The Works of William Harvey (Classics in Biology and Medicine)

The Works of William Harvey (Classics in Biology and Medicine) - Some people study to achieve success. Or fame. Or a sense of accomplishment. Or to post stuff on Goodreads. Harvey is one of those rare individuals who studied simply out of his love of learning. After his publication of the Motion of the Heart and Blood in Animals, he faced severe criticism for his proposition that the arteries and veins formed a closed loop for blood circulation in the body. He refused to accept the millennia of established authority starting with Aristotle and Galen regarding the diffusion of blood through the body. Instead, he detailed his observations and experiments from which he drew his arguments.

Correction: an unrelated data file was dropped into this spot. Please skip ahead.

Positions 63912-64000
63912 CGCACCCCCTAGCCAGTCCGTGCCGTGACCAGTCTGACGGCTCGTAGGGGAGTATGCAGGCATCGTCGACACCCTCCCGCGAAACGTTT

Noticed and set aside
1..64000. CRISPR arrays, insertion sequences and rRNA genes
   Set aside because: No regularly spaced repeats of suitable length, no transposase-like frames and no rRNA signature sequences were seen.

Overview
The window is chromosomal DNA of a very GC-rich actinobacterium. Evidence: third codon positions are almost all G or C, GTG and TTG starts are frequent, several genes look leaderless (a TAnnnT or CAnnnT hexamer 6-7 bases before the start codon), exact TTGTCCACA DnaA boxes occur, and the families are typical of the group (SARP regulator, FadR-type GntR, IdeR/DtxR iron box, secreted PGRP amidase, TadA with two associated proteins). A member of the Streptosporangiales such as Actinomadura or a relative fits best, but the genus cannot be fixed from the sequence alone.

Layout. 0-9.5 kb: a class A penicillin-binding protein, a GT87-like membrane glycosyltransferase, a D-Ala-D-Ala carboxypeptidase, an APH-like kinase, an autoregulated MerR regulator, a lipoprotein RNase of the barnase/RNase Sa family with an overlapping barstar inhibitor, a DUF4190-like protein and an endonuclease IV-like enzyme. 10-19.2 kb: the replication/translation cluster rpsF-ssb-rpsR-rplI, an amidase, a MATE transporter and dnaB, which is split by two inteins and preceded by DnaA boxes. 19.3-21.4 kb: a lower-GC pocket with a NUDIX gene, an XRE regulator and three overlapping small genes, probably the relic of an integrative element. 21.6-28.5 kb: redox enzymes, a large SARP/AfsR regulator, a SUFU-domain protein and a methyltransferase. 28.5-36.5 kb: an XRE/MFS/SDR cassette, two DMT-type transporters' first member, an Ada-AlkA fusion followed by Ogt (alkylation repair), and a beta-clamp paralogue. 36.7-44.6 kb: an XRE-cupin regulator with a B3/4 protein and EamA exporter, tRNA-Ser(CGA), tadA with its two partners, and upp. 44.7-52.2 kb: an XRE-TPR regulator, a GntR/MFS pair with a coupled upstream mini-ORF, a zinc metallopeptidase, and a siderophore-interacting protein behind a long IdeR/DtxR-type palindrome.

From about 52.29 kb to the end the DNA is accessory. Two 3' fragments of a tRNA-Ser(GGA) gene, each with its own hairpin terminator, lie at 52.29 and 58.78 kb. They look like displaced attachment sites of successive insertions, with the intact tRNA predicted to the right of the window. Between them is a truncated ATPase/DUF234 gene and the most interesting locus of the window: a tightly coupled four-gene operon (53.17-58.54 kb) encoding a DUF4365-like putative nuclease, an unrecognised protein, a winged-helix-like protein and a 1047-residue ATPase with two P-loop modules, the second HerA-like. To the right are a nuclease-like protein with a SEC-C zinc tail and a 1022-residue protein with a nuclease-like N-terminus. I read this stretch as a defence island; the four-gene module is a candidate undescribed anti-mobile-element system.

Afterward, and years later, a good friend of his had an opportunity to review his collection of other observations which would later be published as On Generation. Reluctantly, Harvey agreed for the world to have access to his private stash of notes and learning. A world which had punished him before for his diligence and vision.

In many ways, for the modern reader (and most likely lay reader), the man is more interesting than the works. Even if we can’t follow the significance of all of Harvey’s observations, we can appreciate the discipline and drive needed to create these volumes.